A noticeable improvement in India’s infrastructure, is one of the three things driving capital inflows, has enabled startups to create more value and scale up their businesses quicker, says Vaibhav Agrawal, partner Light Speed Venture Partners. He acknowledged the fact that there is a lot of capital flowing into India at this moment.
Agrawal told CNBC’s Street Signs Asia that many companies are also benefiting from an improved cost of production per unit of goods. “We are seeing higher order values, for example, in e-commerce, higher frequency of ordering, for example, in food commerce companies. That is just giving a lot of confidence to investors worldwide.”
However, Agrawal noted that the big criticism of India’s capital markets has been around exists and liquidity, especially for late-stage investors. He explained that Zomato’s successful listing in July helped ease some of the fears investors have about the startups and their ability to go public. “Zomato is getting followed by about 20-odd companies that will go public, so, hopefully, they will do well. All of this is creating just the ‘perfect storm’ that’s allowing everyone to take more risks, from early stage investors to late stage,” Agrawal said.
Digitization cushioned startups
Moreover, majority startups and businesses in India cushioned themselves to the impact of COVID-19 pandemic by accelerating digitization, which was supported by increasing consumer acceptance and adoption of digital services and products.
WeForum has highlighted the growth of digitally-enabled hyper-local business models such as Meesho and PayNearby. The complexity of the challenges posed by the pandemic has spurred multi-sector initiatives that have seen government, startups, universities and civil society collaborating. It has to be emphasized that the focus of the Indian government’s support package for the MSME sector during the pandemic was Atmanirbhar Bharat (self-reliant India). The initiative provided incentives and policies to facilitate the localization of specific industries such as electronics manufacturing and toy manufacturing.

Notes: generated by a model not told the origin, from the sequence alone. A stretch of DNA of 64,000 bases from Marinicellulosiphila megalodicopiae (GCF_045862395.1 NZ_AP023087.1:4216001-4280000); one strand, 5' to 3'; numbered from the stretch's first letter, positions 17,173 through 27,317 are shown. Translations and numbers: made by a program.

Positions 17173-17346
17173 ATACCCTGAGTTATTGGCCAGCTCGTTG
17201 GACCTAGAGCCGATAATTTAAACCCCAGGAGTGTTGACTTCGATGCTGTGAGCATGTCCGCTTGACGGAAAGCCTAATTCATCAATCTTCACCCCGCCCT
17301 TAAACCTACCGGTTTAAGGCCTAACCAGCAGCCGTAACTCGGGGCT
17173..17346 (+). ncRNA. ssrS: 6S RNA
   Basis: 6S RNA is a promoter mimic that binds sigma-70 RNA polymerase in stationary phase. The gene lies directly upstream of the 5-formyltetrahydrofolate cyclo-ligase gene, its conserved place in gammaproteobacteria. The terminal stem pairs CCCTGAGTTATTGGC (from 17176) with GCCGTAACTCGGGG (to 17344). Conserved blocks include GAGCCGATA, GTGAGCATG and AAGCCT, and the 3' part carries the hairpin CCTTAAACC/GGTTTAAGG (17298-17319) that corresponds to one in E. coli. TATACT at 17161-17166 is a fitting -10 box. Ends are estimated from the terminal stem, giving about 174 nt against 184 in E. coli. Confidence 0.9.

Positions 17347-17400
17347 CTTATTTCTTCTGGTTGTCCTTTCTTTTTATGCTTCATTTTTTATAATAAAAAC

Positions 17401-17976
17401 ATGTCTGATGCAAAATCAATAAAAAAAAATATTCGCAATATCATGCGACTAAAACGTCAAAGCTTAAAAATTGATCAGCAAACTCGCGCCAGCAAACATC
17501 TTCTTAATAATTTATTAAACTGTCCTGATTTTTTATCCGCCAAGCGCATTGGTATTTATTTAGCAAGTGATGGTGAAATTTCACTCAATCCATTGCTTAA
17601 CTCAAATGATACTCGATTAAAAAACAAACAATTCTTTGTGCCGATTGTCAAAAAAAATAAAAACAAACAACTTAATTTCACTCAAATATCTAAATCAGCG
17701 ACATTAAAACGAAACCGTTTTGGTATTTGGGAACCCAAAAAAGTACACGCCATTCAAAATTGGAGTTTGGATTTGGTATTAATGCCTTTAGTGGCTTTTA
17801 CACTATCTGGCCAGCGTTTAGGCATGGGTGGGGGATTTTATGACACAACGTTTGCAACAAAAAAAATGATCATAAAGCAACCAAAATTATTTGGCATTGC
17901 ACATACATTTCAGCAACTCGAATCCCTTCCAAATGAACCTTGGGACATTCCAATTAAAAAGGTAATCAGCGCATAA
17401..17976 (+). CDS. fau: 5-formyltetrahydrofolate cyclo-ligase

Moreover, it gave further impetus to the National Policy on Electronics. Recent initiatives such as the ESDM incubation centre in Hubli and the Super Fab-Lab in Kochi support the localization of the electronics supply chain through developing hardware startups. Furthermore, global multinationals are also supporting this localization trend by setting up new manufacturing clusters and platforms for Indian small businesses. Experts believe such initiatives could help create more reliable supply chains, boost local employment and reduce the carbon footprint related to transporting goods and reduce India’s electronic imports.
The healthy lifestyle choices of Indian entrepreneurs during the pandemic played an important role, pointing to the entrepreneurs’ personal resilience and their attention to self-care to maintain this resilience.